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David Heyman calls ‘Deathly Hallows: Part 2’ rough cut “very exciting”, talks King’s Cross and Prince’s Tales

David Heyman recently called a rough cut of Harry Potter and the Deathly Hallows: Part 2, “very exciting”, despite it having no visual effects, music, or sounds effects.

Talking with Empire Online, Heyman spoke about the ‘Potter’ franchise coming to an end, as well as some of the juicer material to come in Part 2, including the King’s Cross sequence and Snape’s memories.

Yeah. I’ve seen a very, very early cut. It’s very exciting. No visual effects, no music, no sound effects, and it’s really exciting. But it’s early days and the film continues to take shape and will continue to take shape over the next many months. I think it will be a great ending to the series. It was a really long shoot; we shot over 260 days on this one.

Well, in a way this is an easier structure than Part One because it’s quite defined. In terms of the King’s Cross scene, I think it does work and it’s very moving. We actually did it once, and then re-did it a little bit because we needed to refine something, and I’m pretty glad we did. It’s a very quiet, moving scene, but I think it leaves the series on the right note. The only flashback really that one thinks about is the Snape flashback, when Harry goes into the Pensieve to see Snape’s story, and that’ll be defined, but it’ll be very moving.

You can read the entire interview with David at this link.

‘Deathly Hallows: Part 1’ concept art shows Malfoy Manor, Shell Cottage, Dobby’s grave and more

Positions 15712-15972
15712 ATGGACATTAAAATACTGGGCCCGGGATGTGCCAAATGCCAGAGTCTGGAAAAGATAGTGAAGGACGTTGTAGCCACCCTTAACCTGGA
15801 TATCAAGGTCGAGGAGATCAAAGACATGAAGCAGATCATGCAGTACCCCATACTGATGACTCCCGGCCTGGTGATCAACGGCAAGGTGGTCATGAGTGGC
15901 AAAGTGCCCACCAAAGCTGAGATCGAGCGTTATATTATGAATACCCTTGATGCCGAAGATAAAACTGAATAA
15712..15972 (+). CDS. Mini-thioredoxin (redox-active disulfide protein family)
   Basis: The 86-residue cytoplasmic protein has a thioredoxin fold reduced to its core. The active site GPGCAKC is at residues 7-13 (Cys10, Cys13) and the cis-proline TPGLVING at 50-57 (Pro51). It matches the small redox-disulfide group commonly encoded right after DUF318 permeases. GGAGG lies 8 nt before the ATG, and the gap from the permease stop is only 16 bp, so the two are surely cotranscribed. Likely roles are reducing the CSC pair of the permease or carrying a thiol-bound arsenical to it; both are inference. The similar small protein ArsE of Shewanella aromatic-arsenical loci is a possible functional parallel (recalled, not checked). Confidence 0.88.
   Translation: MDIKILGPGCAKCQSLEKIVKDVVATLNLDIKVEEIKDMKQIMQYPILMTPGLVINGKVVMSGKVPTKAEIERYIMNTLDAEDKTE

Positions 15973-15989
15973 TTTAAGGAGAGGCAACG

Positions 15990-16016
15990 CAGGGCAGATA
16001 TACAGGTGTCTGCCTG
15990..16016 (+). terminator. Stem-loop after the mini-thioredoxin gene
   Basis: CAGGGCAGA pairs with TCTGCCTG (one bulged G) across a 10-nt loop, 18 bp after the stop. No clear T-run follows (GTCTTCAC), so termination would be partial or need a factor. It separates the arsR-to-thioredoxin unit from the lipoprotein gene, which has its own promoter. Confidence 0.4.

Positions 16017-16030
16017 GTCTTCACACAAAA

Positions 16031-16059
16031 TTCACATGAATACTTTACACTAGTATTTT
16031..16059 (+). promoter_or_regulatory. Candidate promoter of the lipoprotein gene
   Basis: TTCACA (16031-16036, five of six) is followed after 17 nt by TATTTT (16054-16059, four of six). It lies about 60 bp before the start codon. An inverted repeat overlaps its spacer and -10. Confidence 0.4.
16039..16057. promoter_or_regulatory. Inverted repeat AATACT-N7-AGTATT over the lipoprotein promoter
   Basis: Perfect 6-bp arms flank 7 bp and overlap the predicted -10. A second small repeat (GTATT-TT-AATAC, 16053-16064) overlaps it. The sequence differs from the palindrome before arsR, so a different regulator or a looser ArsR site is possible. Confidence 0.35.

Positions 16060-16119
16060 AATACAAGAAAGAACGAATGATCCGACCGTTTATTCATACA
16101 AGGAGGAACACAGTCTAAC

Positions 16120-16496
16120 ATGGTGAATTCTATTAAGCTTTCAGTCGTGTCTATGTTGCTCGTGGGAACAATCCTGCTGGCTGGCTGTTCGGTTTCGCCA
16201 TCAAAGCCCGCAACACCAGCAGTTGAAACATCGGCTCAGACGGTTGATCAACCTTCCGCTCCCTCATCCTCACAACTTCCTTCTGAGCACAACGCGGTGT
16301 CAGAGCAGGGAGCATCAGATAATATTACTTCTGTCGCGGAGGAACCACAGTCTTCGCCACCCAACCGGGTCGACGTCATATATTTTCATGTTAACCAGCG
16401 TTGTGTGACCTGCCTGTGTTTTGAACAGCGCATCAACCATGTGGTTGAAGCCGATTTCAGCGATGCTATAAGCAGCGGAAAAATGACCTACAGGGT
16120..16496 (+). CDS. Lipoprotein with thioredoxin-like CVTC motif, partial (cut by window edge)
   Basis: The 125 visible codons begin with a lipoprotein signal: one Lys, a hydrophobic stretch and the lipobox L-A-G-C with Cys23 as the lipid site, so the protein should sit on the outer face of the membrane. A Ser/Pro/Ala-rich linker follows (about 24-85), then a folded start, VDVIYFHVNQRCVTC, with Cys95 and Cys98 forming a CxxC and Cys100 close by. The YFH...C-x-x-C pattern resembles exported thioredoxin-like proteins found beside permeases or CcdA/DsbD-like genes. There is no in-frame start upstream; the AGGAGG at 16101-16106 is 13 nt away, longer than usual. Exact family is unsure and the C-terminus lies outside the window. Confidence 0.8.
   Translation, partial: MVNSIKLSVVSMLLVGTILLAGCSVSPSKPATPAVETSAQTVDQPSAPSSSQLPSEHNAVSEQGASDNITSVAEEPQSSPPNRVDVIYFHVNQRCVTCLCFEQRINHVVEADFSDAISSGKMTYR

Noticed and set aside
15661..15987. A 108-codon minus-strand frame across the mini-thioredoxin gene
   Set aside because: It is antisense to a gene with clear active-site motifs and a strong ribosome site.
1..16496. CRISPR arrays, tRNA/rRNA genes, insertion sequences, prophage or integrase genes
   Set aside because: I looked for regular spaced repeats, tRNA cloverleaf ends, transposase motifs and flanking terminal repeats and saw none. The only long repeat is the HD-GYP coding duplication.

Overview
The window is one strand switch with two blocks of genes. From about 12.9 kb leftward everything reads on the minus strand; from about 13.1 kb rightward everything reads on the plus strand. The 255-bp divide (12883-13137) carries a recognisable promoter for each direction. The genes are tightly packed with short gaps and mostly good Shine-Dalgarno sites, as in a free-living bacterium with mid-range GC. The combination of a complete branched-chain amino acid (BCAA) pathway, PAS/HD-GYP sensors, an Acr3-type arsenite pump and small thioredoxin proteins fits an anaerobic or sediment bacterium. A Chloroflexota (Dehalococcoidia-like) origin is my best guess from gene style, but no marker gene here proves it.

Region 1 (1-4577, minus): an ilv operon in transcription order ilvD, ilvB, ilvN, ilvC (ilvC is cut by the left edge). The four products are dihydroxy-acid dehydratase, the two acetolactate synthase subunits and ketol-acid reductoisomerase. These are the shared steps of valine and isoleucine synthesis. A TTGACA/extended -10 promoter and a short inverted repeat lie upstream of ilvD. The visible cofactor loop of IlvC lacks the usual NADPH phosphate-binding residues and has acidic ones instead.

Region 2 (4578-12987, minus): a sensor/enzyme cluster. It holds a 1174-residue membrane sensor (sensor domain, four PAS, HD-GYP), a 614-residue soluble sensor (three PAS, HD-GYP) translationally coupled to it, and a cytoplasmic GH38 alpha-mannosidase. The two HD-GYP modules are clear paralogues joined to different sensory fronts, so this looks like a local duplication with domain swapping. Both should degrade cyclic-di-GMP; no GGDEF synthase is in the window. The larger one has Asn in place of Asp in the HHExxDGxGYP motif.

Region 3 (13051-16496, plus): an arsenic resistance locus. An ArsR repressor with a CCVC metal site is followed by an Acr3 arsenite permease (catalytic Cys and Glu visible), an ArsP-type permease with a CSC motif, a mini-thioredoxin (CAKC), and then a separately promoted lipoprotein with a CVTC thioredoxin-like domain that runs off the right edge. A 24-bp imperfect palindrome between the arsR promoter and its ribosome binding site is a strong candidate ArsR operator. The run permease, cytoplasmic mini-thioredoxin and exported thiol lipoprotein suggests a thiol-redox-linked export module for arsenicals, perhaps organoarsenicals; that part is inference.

Check out a number of pieces of gorgeous concept artwork by artist Andrew Williamson for Harry Potter and the Deathly Hallows: Part 1 below.

With thanks to UHP.

Comedian Jon Stewart visits ‘The Wizarding World of Harry Potter’

Check out two photos below of comedian Jon Stewart visiting Zonko’s joke shop at The Wizarding World of Harry Potter theme park in Florida.

First look at ‘Battle For Hogwarts’ LEGO with seven mini-figs

LEGO will be releasing three new Harry Potter sets in August to accompany the final film, and we now have our first look at one of the three sets below thanks to Eurobricks.

The set will include seven mini-figures: a Dementor, Harry Potter, Remus Lupin, Gregory Goyle, Lucius Malfoy, Neville Longbottom, and Professor Sprout.

Check out the ‘Deathly Hallows: Part 1’ Blu-ray and DVD box art

Below you’ll find the box art for both the Blu-ray (combo pack) and 2-disc DVD editions of Harry Potter and the Deathly Hallows: Part 1, out April 11.

Ben Hibon explains the animated sequence in ‘Deathly Hallows: Part 1’, concept art reveals more gorgeous detail


In an interview with the Los Angeles Times, animator Ben Hibon spoke about the inspiration behind and the creation of the gorgeous animated sequence in Harry Potter and the Deathly Hallows: Part 1.

In the film, the animated sequence provides the visual accompaniment to Hermione’s narration of The Tale of the Three Brothers (the story inspired by the three Deathly Hallows).

“This is the first animated sequence ever to appear in a Harry Potter film, so it had to be distinctive and special. It’s not animation as we might think of it today; it is a moving illustration of the story being read aloud by Hermione — the story of the Deathly Hallows. The fact that the sequence would be explaining the origin of the title made it all the more important.”

“The work of artist Lotte Reiniger from the 1930s was another early reference. Her silhouette-style stop-motion animations are beautifully handcrafted and captured the naïve visual tone we were after. We also looked at Asian shadow-play, which is visually striking, very intricate and yet so beautifully simple. The technique is basic, but the end result is particularly charming and engaging. There’s something so ingenious about projecting shadows onto a simple cloth.”

“Animation is the art of smoke and mirrors, lights and shadows, and the team of artists behind this piece are true magicians.”

You can read the full interview and discover more about the sequence by clicking here.

Additionally, you can see a plethora of concept art from the sequence by artist Alexis Liddell at this link.